A. At first I was. But then it began to seem commonplace and to mirror the experience of the gazelle companies I study. The extent to which I deal with people from other countries has gone up so sharply that, particularly over the past year, I've almost stopped thinking of the U.S. economy as a self-contained thing. I find myself talking to people from Sweden and Denmark and Taiwan and Singapore. And you know, the really striking thing is that we're all talking the same language: English. Our nationalities aren't really an issue at all. I mean, I don't even think about it the way I would have two or three years ago.
Q. When did it change?
A. I'll tell you an anecdote. I was in Denmark in 1996, and I gave a talk in the original stock market in Copenhagen. And at the end of my talk, we had a performance by the Royal Danish Ballet--orchestra, the whole bit. I mean, this is pretty high cotton, right? And at the end of the performance, the ballerinas and the lead dancers put on their sweats and had a discussion with the audience. We're halfway through this discussion with the prima ballerina of the Royal Danish Ballet, and it suddenly hits me that the entire discussion is being conducted in English, despite the fact that I'm the only one in the room who doesn't speak Danish. Think of that. There are 350 or 400 business executives sitting in this room. They're all having a discussion with the most famous person in Denmark other than the queen, and they're all doing it in English for my benefit and only for my benefit. They would all desperately prefer to do it in Danish. And it all of a sudden hit me. Think how the world has changed. Can you imagine putting 350 American business executives in one room in the United States and having them all speak Danish because some kooky academic from Denmark came and talked?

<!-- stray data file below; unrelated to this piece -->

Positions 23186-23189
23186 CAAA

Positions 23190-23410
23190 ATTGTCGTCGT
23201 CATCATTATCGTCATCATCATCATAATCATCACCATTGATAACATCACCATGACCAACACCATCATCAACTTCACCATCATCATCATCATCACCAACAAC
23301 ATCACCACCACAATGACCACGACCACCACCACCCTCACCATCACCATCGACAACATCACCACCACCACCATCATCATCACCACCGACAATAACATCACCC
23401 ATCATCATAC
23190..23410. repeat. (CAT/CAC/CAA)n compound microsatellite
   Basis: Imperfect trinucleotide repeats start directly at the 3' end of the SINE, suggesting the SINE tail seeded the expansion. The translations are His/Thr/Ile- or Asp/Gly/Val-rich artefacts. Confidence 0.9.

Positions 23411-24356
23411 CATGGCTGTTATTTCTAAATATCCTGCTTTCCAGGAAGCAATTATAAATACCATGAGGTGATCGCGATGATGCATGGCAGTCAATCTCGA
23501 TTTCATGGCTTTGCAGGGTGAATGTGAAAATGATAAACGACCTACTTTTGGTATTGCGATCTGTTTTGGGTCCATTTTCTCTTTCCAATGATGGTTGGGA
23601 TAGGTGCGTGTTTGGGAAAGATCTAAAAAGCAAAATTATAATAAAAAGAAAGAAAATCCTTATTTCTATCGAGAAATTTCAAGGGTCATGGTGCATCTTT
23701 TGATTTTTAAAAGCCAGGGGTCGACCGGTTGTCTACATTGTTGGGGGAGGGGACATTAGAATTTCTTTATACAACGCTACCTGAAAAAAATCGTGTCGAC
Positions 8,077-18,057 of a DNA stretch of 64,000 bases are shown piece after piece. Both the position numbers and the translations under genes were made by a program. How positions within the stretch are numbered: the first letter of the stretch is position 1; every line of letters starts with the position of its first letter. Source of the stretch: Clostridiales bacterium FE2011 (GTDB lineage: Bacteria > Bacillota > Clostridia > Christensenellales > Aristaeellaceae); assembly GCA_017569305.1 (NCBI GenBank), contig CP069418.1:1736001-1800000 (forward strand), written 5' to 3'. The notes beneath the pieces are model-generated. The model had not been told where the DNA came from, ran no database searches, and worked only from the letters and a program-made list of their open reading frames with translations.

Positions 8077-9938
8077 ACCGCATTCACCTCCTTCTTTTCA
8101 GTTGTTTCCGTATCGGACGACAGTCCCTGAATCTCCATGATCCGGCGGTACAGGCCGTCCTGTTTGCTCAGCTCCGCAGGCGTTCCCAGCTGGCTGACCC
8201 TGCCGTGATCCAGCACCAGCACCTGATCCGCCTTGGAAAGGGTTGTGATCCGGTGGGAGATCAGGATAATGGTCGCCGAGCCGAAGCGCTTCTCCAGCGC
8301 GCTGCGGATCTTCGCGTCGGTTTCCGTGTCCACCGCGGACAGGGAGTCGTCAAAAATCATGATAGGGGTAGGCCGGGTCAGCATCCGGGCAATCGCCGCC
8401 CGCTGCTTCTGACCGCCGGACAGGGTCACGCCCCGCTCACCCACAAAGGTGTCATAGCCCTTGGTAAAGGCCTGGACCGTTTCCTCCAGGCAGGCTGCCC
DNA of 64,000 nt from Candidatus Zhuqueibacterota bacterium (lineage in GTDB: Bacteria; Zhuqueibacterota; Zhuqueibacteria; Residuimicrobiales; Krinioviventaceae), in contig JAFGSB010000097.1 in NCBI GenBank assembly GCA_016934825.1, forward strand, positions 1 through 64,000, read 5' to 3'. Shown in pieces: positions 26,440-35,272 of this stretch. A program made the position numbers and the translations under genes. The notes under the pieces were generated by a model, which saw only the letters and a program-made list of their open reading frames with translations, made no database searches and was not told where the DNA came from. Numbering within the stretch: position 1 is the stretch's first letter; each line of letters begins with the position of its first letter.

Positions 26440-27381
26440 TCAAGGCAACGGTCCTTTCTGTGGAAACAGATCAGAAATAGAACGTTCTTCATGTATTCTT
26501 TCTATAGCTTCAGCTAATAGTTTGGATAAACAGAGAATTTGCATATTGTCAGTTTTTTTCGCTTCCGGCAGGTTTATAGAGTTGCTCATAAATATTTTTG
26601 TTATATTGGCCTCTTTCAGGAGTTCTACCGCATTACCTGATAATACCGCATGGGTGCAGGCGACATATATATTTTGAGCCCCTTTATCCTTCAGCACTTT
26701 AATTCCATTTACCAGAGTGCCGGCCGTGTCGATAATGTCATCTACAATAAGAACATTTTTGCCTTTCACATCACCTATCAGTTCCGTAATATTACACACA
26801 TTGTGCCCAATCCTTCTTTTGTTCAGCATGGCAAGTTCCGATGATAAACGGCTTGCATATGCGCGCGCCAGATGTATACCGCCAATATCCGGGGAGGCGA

Q. What do you think it means?
A. What that experience signified to me was that the world is a common place now, and we Americans happen to be the enormous beneficiaries of the language that the world speaks. Everybody in that room spoke English.
Q. In all your travels, do you ever deal with translators anymore?
A. Never. Everything is in English. When I talk to the European Economic Community, even the French will finally bend and speak English.
So I'm not surprised anymore by the global labor market that my own little company intersects with. You begin to realize very quickly that we are only 5% of the world's population. You know, we're a tiny, rinky-dink country. For the longest while, we sort of focused on ourselves. And we can't anymore. On our own, we're just a very small game.
Q. Do you see concrete examples of that?
A. All the time. I was talking to somebody in Shanghai a couple of weeks ago. She was looking out her window. And she said, "David, you're not going to believe this, but I see 60 cranes outside." There are probably only 60 cranes working in the whole United States today. The United States is growing at 1% to 2% a year. China is growing at 12% a year--maybe 10%. You know, there were a few cranes in Dallas, where I was yesterday. If we don't change our immigration policy and education policy, we're not going to have a single crane in the United States.
The vacancy rate for office space in downtown Dallas is 33%, about to go to 43%. Boston, I suspect, might well be in a similar position in a couple of years, when the stock market gets back to where it belongs; we're solely depending on mutual funds.
We're grinding to a zero-growth economy here. And there are other economies in the world that are growing at 10%, 12%, and 14% a year. Not only are we rinky-dink, we're stagnant rinky-dink. And the notion that somehow we're important enough to keep to ourselves is a fatal notion in the business world.
COGNETICS, David Birch, 100 CambridgePark Dr., Cambridge, MA 02140; 617-661-0300; www.cogonline.com 34